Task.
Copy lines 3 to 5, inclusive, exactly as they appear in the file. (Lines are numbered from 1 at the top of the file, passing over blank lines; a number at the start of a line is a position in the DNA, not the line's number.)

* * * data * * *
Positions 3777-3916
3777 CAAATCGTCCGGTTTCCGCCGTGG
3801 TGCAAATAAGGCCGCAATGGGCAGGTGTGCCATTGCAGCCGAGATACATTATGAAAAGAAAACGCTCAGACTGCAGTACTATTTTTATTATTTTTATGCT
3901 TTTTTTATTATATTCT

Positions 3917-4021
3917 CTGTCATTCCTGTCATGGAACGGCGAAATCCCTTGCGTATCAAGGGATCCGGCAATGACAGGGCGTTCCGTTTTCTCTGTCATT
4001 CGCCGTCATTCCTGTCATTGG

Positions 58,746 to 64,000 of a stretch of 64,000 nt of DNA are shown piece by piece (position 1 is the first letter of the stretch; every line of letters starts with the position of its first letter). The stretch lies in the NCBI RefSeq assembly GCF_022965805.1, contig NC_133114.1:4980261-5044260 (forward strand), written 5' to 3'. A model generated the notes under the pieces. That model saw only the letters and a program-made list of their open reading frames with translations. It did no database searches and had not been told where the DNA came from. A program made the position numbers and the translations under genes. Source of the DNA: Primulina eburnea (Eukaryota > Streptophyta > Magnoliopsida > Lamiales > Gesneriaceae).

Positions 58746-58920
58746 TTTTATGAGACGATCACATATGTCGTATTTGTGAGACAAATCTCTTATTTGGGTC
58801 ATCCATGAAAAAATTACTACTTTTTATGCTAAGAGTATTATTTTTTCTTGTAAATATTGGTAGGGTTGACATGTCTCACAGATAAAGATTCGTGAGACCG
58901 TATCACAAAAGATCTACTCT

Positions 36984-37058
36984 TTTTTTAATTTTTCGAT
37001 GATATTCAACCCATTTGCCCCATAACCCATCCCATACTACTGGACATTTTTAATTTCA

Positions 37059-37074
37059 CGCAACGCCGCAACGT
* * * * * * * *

3801 TGCAAATAAGGCCGCAATGGGCAGGTGTGCCATTGCAGCCGAGATACATTATGAAAAGAAAACGCTCAGACTGCAGTACTATTTTTATTATTTTTATGCT
3901 TTTTTTATTATATTCT

Positions 3917-4021